Election 2015: Zero hours contracts debate continues

Sports Direct has come under fire for its use of zero hours contracts. Photo: Roland Hoskins / Associated Newspapers/REX
Sports Direct has come under fire for its use of zero hours contracts. Photo: Roland Hoskins / Associated Newspapers/REX

Zero hours contracts continue to be a contentious issue in the run-up to the election, but how will the parties’ pledges play out after May? Jo Faragher reports.

Ed Miliband’s announcement last week that Labour would offer zero hours workers a regular contract after just 12 weeks has certainly upped the ante in the debate over the use of these controversial arrangements.

The subject of zero hours contracts has become a key political focus for this election. As an issue it is emotive – take the story of the 18-year-old zero hours contract worker at Sports Direct, who claimed she was only granted three hours’ work a week and was paid less than other, full-time employees because she did not sell enough “add-ons” to shoe sales.

At the same time, the debate crudely places political parties on either the side of the employer, who may want to use zero hours contracts to build a more flexible workforce, or the employee, who is being exploited by not knowing how many hours they will be working from one week to the next.

Labour had previously suggested that it would grant zero hours contract workers a firmer contract after 12 months, following recommendations from former Morrisons HR director Norman Pickavance, that they should have a right to request a regular contract after six months, and be granted one after a year.

Zero hours: changes ahead

“Whichever party is elected, we can expect further changes on zero hours contracts,” says Carl Richards, employment partner at King & Wood Mallesons.

“All the major parties have promised action, with Labour proposing a package of protections including regular contracts for those working regular hours, protection for refusal of extra hours and compensation for last-minute shift cancellation. The Liberal Democrat priority is tacking exclusivity arrangements.”

It is generally recognised that promising a single hour of work and a single hour of pay as a way of getting round zero hours legislation would be abusive, but where is the line drawn, and by who?” – John Longworth, BCC

This final Liberal Democrat priority has already been partially achieved – the Department for Business, Innovation and Skills has already included a clause in the upcoming Small Business Employment and Enterprise Bill to prevent employers from requiring staff to sign exclusivity clauses if they earn below a certain weekly wage.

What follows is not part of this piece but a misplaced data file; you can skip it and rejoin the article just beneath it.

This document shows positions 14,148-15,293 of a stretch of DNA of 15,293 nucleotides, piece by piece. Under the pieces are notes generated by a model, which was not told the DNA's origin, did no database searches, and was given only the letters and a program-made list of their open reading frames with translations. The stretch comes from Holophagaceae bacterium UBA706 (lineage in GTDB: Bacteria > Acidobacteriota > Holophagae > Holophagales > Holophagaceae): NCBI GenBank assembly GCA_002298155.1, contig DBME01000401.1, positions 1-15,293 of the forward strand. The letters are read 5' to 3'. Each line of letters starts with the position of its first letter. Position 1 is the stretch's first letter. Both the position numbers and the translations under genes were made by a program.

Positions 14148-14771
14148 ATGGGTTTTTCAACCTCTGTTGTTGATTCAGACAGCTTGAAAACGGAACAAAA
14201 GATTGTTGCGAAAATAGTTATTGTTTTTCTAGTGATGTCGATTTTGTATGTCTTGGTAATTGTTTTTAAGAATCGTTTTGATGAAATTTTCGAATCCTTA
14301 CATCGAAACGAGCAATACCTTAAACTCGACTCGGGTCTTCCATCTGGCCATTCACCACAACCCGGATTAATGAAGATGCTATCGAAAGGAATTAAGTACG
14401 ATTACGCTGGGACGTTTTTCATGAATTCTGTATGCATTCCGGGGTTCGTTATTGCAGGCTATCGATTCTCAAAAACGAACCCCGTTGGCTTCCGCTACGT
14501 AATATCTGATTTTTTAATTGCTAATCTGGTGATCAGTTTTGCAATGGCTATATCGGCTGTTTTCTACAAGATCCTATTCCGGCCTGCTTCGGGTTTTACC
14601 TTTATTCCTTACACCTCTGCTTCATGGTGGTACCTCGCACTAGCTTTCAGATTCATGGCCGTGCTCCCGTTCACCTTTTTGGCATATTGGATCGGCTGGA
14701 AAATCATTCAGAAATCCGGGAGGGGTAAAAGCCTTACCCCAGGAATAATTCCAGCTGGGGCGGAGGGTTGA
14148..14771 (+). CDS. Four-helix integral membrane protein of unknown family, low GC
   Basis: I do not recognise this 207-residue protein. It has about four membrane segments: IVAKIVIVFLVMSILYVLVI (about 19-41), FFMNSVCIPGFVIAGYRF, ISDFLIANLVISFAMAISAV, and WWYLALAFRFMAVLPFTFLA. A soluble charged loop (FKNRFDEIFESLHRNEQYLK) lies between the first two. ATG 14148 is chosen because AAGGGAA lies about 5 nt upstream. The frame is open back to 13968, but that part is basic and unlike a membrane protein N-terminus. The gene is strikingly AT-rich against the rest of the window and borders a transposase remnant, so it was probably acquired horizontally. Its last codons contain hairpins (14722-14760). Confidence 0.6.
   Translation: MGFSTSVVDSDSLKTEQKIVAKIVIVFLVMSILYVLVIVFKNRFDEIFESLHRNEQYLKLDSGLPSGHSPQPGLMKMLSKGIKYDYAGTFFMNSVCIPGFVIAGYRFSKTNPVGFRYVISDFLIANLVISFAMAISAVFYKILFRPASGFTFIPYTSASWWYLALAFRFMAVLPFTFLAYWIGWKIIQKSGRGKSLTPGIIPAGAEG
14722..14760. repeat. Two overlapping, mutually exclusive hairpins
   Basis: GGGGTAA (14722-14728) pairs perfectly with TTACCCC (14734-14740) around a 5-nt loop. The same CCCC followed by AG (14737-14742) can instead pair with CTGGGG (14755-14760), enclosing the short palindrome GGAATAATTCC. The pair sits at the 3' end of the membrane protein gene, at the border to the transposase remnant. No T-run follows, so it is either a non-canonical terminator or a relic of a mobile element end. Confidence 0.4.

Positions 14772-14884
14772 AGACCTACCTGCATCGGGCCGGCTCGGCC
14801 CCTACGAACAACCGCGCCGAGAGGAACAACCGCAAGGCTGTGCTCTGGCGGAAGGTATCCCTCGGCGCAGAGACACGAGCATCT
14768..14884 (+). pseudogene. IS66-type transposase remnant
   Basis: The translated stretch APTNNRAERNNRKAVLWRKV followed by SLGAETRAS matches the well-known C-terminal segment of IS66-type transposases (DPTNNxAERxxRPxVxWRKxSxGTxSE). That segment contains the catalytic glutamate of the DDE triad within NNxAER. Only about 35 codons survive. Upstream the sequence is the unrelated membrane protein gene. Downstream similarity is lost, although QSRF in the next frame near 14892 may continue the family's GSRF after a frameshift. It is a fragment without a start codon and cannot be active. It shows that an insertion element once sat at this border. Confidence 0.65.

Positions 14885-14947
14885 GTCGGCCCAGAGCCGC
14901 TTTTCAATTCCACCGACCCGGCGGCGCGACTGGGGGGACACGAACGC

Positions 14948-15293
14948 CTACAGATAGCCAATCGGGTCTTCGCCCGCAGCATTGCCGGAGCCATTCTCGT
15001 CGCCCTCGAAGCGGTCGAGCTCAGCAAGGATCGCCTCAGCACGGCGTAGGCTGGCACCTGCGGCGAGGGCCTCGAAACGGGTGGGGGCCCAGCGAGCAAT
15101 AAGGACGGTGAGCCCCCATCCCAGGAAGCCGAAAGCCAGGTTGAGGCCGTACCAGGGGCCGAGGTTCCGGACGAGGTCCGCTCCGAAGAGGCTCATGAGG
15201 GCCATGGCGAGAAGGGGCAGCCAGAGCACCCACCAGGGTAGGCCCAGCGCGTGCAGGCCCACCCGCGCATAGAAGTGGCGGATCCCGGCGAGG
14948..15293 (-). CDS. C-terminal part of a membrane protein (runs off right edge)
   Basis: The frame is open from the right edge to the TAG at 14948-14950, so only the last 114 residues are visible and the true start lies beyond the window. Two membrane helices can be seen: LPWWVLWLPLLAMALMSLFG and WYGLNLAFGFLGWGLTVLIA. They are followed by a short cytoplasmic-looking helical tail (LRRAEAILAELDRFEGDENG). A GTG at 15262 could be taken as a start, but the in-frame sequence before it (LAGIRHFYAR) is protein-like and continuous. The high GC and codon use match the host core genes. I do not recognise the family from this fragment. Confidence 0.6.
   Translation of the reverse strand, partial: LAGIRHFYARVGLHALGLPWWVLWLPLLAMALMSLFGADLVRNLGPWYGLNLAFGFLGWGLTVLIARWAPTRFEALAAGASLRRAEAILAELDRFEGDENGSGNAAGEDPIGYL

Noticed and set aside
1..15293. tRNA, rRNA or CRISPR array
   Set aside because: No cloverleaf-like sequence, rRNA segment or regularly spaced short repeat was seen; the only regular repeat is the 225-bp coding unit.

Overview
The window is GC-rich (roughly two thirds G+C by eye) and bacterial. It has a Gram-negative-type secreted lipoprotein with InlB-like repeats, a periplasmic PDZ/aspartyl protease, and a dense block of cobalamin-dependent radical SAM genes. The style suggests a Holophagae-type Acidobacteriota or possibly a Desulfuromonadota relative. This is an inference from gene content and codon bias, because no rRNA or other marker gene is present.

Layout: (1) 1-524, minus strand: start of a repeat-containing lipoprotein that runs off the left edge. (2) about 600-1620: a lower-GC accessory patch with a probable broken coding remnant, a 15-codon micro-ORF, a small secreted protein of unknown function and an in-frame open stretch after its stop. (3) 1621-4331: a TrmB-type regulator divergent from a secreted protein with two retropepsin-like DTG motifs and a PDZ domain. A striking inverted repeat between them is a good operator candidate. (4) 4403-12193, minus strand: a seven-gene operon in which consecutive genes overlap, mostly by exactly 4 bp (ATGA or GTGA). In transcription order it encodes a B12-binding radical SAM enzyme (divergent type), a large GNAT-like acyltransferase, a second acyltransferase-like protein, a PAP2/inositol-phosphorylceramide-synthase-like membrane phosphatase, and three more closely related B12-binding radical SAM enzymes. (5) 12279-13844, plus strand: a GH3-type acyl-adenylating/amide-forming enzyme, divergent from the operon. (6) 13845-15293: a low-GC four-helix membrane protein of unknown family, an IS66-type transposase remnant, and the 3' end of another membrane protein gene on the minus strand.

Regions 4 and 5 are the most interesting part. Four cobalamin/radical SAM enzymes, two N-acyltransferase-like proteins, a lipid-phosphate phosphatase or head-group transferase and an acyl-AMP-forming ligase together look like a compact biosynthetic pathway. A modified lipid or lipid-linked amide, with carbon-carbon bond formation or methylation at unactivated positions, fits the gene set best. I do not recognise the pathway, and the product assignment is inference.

However there has been some confusion from BIS as to when this clause might be enacted, despite claims from the department that exclusivity has been ‘outlawed’, when in fact this is still in the pipeline.

Richards believes that because there is some cross-party consensus on tackling abuses of zero hours contracts, “it may be possible to introduce further change quickly” after the election, in comparison with more contentious areas such as tribunal fees.

Code of conduct

Meanwhile, the UK Independence Party (UKIP) has pledged that it would force large employers to grant workers fixed-hours contracts after 12 months of working on zero hours terms. UKIP employment spokesperson Jane Collins said that the party would also devise a code of conduct on the use of zero hours contracts – “with the threat of legislative action if it is not observed”.

“Such employees will be under no compunction to accept a regular hours contract if it does not suit them, but must be offered the choice,” Collins has pledged.

Green party leader Natalie Bennett would like to see an outright ban on zero hours contracts, saying: “The ice-cream shop that calls staff in or not on the basis of the next day’s weather forecast might be maximising its profits, but its putting its workers in an impossible situation – and ensuring that the state has to pay corporate welfare to cover the shortfall.

“Zero hours contracts should be banned, and I’d urge every shopper to consider the list of companies that use them, and consider whether they want to give their shopping cash to them.”

Unsurprisingly, large businesses and industry lobby groups would prefer any legislation around zero hours arrangements to have a “light touch”, to ensure they can still access workers according to peaks and troughs in demand.

Calls for contract flexibility

John Longworth, director general of the British Chambers of Commerce (BCC), says of Miliband’s proposal: “Heavy-handed regulation of employment contract options is not the answer. There are surely better ways to help improve the prospects for the lower paid, such as promoting training in the workplace, which would help more people move up within businesses and earn more.”

Colin Leckey, a partner in the employment team at law firm Lewis Silkin, argues that because of all the potential loopholes, and the problems in defining a “regular” contract, any post-election legislation on this issue is likely to have a limited impact.

He says: “It is unclear what exactly Labour means by a ‘regular contract’, but presumably one with certain pay in return for certain hours. This ambiguity raises a number of unanswered questions and difficulties.

“First, how much pay – and how many hours – will an employer be required to promise? The outgoing Government has struggled with this issue in its own consultation on zero hours contracts.

“It is generally recognised that promising a single hour of work and a single hour of pay as a way of getting round zero hours legislation would be abusive, but where is the line drawn, and by who?”

Answering these questions in detail, of course, detracts from the political rhetoric in the run-up to an election, so it may be some time before employers know exactly where they stand.

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